In 1988, as Paul Middlewick rode the train home, he spotted an elephant on the London Underground. Ok more exactly he spotted one hiding in the lines of the famous underground tube map. Since then many other animals have revealed themselves in the lines, stations and junctions of the metro map, everything from foxes to rhinos to bottle nose dolphins. To see the whole collection of animals or to just maybe find your own, see animalsontheunderground.com
Filmed on location in London, Paris, Barcelona and Beijing, this quartet of beautifully produced commercials are almost too seductive to be considered ad material… but that makes them more perfect still. Each film follows a hopeful traveler finding their way about the city, meeting new friends and enjoying the sights. The over exposed images are overlayed with crisp motion graphic typography that describes the scene in local tongue. The effect is elegant, educational and moving.
London based illustrator, Maggie Li, has created 5 excellent posters that experiment with the form and meaning behind the alphabet. Some play with possible interpretations behind each letter usage while other examples are visually abstract and push the limits of font legibility, only finding clarity in their whole 26 letter form.
Looking for a locals bar in a popular city? Look no further than these maps, which plot the places locals and tourists frequent. Taking the images submitted to the Geotaggers World Atlas and placing them on the map colored based on the length that person has been in the city, these images give a good idea of where locals and tourists visit. It’s also a handy travel reference to see what quiet spots still exist in these popular places. [Read more...]
Having been commissioned for commercial, social and cultural projects, Anthony Burrill’s work is both positive and persuasive. His art centers around simple yet bold printmaking, with popular limited-edition prints such as “Work hard and be nice to people,” that have swept the design world and become catchphrases for many. His collaboration with other artists on projects ranging from film to product design have galvanized his popularity and diversified his influence. [Read more...]
Sometimes we get to know a place in life so well, having traveled it’s streets and alleys hundreds of times, that we can literally see its map in our minds eye. This collection of drawings is just that, a sample of maps drawn from only memory. Some were created with great attention to detail, remembering shorelines and mountains, while others where scribbled out after a pint or two at the local pub. Click on the links below each image to see just how close the artist came to re-creating the place. [Read more...]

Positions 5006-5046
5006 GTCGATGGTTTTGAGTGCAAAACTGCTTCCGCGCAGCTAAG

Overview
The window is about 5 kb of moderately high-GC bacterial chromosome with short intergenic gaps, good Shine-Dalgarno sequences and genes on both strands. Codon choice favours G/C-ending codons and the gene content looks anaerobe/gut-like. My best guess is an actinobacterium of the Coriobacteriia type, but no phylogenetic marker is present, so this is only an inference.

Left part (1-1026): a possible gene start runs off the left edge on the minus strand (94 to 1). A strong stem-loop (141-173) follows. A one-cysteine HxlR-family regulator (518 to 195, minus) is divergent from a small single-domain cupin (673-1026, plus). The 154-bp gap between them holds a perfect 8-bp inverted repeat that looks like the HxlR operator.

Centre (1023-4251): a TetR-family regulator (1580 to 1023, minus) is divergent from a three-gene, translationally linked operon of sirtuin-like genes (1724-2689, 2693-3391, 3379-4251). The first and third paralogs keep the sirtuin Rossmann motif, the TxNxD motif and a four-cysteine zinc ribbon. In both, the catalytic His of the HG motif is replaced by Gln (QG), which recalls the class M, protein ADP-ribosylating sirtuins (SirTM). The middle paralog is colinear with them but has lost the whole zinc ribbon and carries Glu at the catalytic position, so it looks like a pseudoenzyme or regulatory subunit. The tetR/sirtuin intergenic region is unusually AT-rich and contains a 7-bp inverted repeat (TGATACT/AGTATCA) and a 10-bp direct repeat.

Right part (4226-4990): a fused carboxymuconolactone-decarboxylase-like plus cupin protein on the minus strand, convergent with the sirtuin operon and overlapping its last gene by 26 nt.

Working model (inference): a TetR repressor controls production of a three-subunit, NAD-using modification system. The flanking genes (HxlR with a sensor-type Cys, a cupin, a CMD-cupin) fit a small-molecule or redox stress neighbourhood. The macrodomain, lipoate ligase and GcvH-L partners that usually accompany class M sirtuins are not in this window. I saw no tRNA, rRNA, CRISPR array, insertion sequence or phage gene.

Graffiti is sure eye-catching, but not always in a good way, especially because to many people it connotes vandalism. Instead of giving up on the idea of using public wall space for promotion, creative agency Dentsu came up with a clean spin to promote GreenTomatoCars: use neon laser beams to project graffiti. The hydrid taxi company has these ads displayed in highly trafficked areas of London. [Read more...]
Using high intensity projectors for paint and handheld laser pointers as brushes, artists create temporal, multi-story nighttime murals in an ad campaign for Green Tomato Cars. [Read more...]
Art isn’t always about being beautiful and pleasing to the eye, often it’s made to stirs your heart, and evoke emotion like this European street art does. Featured here are several haunting images of people, including young children, who appear to be homeless in Paris, Rome, Austria, and London.
Artist Michael Aaron Williams tapes his images to various places around the world where they are sure to be seen, in some instances adding additional props such as 3D rose petals to attract more attention. [Read more...]
Jeffery Martins has created the largest photo in the world. The image is a 360 degree panoramic view of London measuring a full 80 gigapixels, or 80 billion pixels! You can literally zoom into the distance and pick out individual figures.
Martins, the founder of 360 Cities shot the image over three days, taking thousands of photos and stitching them into an intensely detailed whole. Actually, the image is so information rich, it is somewhat hard to navigate. To encourage people to explore the image, 360 Cities will launch treasure hunts for viewers to find and describe items or places in the photo. Keep up on the competition or explore more panoramas at 360Cities.net. [Read more...]